Crisp fall days are w wonderful time to walk around and look at the leaves changing color, but sometimes the wind makes it a bit too chilly and you want to pop inside for a bit. How about a movie? Welcome to the Crystal Hall. This proto-movie theater entertained Union Square at the turn of the century. Each tiny machine pictured here provided you with a peek at a short film for the cost of a penny. This hall of amusements also featured other coin operated arcade games such as punching bags, a shooting gallery, and stationary bikes. Eventually a movie theater was installed in the building and for 5 cents you could see two reel “flickers”. Places like these were eventually pushed out of business by the advent of nickelodeons and movie theaters showing feature films. But, the Crystal Hall was gutted by a fire before being demolished and replaced by retail. . . . 220.127.116.118 Byron Company (New York, N.Y.) Building, Automatic Vaudeville & interiors (48 East 14th Street). DATE: ca. 1904 Interior of the Automatic Vaudeville theatre, 48 East 14th Street, N.Y.C.
“Plenty of Fighting Today”: The 9th Illinois at Shiloh by Keith Rocco
“Sent to reinforce the Union left, the 9th was told “There is going to be plenty of fighting today; there must be no cowards.” South of the Peach Orchard, the regiment was ordered to a tree-choked ravine, and found themselves in a race with Confederates for the same natural barrier. The 9th got there first… Confederate commander Albert Sidney Johnston remarked on the Illinois regiment’s stubborn stand as the Arkansas and 29th Tennessee joined the fight. Finally, renewed attacks collapsed the 12th and 15th Illinois on the 9th’s flanks, and with their dead and wounded thick on the ground, the regiment had to withdraw. The 9th suffered 103 killed and 258 wounded on Shiloh’s first day, one of the highest totals of the entire Civil War. Their 90-minute stand helped save Grant’s left, and prepared the way for the great Union counterattack the next day.”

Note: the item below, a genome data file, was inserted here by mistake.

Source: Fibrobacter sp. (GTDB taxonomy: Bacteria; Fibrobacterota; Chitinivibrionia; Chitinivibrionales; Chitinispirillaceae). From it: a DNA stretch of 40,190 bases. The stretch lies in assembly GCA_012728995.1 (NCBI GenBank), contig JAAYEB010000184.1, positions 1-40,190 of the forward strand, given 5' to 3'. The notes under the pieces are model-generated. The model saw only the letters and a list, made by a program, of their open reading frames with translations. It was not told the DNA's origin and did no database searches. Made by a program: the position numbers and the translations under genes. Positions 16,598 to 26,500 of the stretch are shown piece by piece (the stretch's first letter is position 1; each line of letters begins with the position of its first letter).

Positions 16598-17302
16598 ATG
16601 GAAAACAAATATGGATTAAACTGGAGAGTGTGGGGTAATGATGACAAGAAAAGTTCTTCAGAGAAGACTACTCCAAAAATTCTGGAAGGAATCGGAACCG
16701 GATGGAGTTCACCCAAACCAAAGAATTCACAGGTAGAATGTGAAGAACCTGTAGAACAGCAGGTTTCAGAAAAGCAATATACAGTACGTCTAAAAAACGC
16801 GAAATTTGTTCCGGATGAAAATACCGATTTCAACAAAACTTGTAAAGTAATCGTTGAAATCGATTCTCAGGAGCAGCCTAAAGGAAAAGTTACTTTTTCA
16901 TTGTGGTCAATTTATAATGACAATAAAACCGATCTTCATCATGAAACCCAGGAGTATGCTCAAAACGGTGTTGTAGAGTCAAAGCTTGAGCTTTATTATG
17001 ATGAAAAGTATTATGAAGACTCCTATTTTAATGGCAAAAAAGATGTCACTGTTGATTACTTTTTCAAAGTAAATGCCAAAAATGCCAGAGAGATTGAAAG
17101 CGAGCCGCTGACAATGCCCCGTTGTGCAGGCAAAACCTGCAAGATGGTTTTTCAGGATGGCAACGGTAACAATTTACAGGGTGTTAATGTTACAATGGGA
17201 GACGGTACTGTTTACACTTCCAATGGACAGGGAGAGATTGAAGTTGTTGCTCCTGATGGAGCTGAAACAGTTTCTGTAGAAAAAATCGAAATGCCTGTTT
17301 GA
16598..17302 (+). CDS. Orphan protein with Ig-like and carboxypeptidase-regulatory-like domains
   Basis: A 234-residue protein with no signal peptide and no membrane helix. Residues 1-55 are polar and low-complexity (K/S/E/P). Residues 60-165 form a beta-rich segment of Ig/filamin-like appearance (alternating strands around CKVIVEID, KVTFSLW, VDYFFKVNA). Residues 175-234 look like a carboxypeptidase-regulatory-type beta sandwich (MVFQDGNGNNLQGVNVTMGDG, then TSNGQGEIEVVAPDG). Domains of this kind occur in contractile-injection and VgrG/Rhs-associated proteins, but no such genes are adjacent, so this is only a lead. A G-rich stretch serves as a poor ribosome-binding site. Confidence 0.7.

The hit musical “Hamilton” has drawn widespread praise for its use of a diverse cast to explore American history. But a casting call seeking “nonwhite men and women” to audition for the show drew criticism from the union representing theater actors, prompting “Hamilton” to say Wednesday that it will amend its language to make clear that anyone is welcome to try out for the show.
The dispute is in some ways semantic — audition descriptions of many of the characters in “Hamilton,” as for other Broadway shows, often specify the race, gender and age range of the characters, and that is standard practice in the theater industry. But Actors’ Equity said that auditions should be open to anyone.
At the end of the day, the producers of “Hamilton” said that they would change the posting that had drawn criticism, to make it clear that people of all ethnicities are welcome to audition, but would not back away from the show’s commitment to hire a diverse cast. In a written statement, the producers said that they “regret the confusion that’s arisen from the recent posting of an open call casting notice for the show” but also that “it is essential to the storytelling of ‘Hamilton’ that the principal roles, which were written for nonwhite characters (excepting King George), be performed by nonwhite actors.”